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Friday, March 23, 2007

If

"If" is a strange word.

It can cause our heads to spin.

It represents an almost, a nearly-but-not-quite. Sometimes it can symbolise regret. Sometimes it can stand for relief. It also symbolises the unquantifiable, the unknown, the beyond-fathomable enormity of what lies outside the trivialities of the day-to-day world and our view of it.

Who would have thought such a small word to be so important?

For example, 18 years ago today, our planet was skirted by an asteroid the size of a mountain which, had it struck, would have left a crater the size of Washington DC and caused unimaginable environmental and climatic devastation that no Hollywood fantasist could conjure up. In 1989, this "near miss" was a significant "if".

Near misses remind us of just how small we are in the grand scheme of things. "If" is the force of consequence and, ultimately, the power of the universe that surrounds and supersedes us.

Possibly not so earth-shattering as the 1989 Near Miss Day, but we all have our own "if"s. Some hold us back, some give us nightmares and some we use as stories over dinner to entertain our friends.

If we use it correctly, "if" is always worthy for a pause of thought; to keep behind all our actions the fact that there are bigger things in our life. It should never be used to build a cage of fear, regret or self-recrimination in which we lock ourselves.

As with all words, we load them with meaning. And "if" should always be one filled with possibility, not blame or censure.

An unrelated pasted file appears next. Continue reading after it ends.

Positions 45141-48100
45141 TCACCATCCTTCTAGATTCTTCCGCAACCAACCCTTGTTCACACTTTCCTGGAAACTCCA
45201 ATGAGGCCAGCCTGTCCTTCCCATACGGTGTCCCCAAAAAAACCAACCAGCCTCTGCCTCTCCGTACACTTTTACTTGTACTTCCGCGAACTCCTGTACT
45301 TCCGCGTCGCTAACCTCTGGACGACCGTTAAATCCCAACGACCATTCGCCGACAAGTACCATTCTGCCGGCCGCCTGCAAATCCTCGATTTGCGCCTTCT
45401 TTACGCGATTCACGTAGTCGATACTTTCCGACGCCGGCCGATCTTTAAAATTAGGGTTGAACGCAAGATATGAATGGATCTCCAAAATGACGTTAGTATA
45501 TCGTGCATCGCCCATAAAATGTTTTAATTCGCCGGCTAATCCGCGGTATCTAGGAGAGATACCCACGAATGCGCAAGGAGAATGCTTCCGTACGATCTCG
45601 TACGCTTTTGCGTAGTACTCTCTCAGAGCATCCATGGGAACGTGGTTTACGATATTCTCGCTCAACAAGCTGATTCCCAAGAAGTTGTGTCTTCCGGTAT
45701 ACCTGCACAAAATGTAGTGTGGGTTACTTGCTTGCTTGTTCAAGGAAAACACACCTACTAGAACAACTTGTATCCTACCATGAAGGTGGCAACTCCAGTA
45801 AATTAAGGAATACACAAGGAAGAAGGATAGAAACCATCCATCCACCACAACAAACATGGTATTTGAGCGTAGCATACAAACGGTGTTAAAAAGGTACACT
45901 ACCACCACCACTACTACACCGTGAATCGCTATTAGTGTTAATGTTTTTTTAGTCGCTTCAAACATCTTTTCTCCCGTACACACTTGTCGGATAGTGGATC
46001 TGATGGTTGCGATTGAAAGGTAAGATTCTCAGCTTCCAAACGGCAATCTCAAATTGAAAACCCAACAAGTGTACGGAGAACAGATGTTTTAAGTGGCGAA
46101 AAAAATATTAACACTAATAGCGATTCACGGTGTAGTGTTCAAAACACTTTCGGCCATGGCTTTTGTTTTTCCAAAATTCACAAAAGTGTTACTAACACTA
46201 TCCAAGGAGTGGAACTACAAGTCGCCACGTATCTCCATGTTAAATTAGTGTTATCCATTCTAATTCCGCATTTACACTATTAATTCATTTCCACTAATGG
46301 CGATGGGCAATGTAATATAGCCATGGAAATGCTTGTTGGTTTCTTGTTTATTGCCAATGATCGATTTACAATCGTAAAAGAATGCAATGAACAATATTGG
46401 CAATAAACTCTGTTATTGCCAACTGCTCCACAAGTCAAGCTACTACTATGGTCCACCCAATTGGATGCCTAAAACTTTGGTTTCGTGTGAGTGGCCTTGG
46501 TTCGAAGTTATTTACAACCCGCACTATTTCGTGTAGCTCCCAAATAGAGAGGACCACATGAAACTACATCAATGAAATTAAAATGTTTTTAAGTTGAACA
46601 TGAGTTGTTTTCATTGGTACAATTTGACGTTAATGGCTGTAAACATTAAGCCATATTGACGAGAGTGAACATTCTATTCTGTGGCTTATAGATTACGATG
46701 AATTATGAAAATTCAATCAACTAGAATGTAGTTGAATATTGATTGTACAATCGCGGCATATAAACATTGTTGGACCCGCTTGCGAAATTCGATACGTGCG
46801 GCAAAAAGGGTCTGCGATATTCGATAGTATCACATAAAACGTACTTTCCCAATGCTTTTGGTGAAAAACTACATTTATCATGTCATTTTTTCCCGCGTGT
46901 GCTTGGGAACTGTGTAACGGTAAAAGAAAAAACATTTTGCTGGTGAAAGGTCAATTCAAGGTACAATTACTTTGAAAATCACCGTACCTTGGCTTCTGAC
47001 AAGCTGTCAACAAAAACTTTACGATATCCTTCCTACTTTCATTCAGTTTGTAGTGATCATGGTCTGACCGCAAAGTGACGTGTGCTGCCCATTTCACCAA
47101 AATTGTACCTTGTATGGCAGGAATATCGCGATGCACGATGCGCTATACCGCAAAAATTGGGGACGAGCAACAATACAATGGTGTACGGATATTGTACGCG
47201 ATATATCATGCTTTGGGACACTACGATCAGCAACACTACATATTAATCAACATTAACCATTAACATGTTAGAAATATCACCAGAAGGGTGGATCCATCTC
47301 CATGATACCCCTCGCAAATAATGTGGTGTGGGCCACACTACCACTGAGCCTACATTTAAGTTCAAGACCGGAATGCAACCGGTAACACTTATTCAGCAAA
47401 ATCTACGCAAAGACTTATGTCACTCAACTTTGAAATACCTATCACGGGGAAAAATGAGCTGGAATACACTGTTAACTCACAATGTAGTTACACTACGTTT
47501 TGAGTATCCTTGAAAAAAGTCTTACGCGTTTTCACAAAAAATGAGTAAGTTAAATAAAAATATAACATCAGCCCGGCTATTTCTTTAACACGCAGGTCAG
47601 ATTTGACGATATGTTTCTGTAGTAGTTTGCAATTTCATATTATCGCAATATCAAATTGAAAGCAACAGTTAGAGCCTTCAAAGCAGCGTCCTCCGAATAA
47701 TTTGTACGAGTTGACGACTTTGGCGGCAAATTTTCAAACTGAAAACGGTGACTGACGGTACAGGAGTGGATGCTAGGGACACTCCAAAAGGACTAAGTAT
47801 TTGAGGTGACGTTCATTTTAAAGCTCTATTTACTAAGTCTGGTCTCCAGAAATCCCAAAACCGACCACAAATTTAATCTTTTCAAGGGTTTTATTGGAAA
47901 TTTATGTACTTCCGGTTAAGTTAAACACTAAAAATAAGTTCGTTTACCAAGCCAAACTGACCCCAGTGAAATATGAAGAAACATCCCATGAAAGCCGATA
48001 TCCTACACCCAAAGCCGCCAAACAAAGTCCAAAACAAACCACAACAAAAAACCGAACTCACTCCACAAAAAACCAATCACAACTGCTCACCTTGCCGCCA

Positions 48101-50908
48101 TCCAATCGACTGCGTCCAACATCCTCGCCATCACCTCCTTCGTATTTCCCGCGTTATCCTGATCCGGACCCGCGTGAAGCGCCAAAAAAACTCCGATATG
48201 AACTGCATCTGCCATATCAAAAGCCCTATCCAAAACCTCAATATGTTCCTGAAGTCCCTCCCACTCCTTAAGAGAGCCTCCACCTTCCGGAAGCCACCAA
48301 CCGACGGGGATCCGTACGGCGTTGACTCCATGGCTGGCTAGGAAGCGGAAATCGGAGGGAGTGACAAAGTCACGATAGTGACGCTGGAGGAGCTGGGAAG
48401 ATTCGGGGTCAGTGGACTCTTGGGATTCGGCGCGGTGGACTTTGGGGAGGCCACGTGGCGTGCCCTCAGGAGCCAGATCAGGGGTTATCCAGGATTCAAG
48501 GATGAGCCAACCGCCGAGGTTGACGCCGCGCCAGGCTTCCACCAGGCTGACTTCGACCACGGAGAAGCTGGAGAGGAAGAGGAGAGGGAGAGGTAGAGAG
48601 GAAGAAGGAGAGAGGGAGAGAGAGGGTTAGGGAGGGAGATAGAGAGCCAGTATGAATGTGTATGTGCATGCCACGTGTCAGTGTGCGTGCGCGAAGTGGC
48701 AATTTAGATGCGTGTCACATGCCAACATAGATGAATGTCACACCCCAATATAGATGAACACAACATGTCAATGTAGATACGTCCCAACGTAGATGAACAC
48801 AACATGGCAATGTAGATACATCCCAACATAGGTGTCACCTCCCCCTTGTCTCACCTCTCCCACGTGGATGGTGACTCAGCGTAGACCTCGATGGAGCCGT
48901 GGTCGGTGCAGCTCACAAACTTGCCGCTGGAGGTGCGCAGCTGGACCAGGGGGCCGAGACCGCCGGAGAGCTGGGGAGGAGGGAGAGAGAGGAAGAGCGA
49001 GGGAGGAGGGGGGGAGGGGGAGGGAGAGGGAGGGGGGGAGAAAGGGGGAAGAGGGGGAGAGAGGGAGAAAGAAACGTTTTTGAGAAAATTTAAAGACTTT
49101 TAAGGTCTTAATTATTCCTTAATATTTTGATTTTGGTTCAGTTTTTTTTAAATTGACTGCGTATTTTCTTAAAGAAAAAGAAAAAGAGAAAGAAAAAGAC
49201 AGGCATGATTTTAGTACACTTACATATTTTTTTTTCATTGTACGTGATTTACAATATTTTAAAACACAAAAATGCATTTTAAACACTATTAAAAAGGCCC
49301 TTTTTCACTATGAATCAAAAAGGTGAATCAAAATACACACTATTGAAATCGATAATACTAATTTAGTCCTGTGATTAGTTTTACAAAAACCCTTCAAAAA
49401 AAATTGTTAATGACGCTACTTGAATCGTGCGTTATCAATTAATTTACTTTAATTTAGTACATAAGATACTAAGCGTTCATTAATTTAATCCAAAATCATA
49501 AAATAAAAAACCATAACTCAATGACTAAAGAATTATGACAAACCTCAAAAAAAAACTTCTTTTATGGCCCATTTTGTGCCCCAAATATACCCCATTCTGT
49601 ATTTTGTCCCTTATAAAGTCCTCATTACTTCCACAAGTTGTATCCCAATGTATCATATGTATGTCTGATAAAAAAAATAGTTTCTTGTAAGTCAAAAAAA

Two Important Life Rules

An important connection to the "if" word, there are two keystone rules that need to centre in our lives, and really underpin all the rules we make for ourselves as we continue to grow daily.

  1. Be compassionate.
  2. Have gratitude.

In our decisions and life experiences we should always use the word "if" to help us conjure up these necessary emotions. Imagine a good friend is in need. Ask yourself: "What if that was you?" Or someone you know has recently lost a dearly loved family member. Ask yourself: "What if that happened to you?"

The 14th Dalai Lama is once quoted to have said, "If you want others to be happy, practice compassion. If you want to be happy, practice compassion", while it was the Roman statesman Cicero that deduced "Gratitude is not only the greatest of virtues, but the parent of all others".

I say we should always center the small word "if" in our lives. It will help us feel grateful for our challenges, and give us that little push to help others a little bit more.

My Life Handbook: Introduction: 1 | 2 | 3 | 4 | 5 | 6

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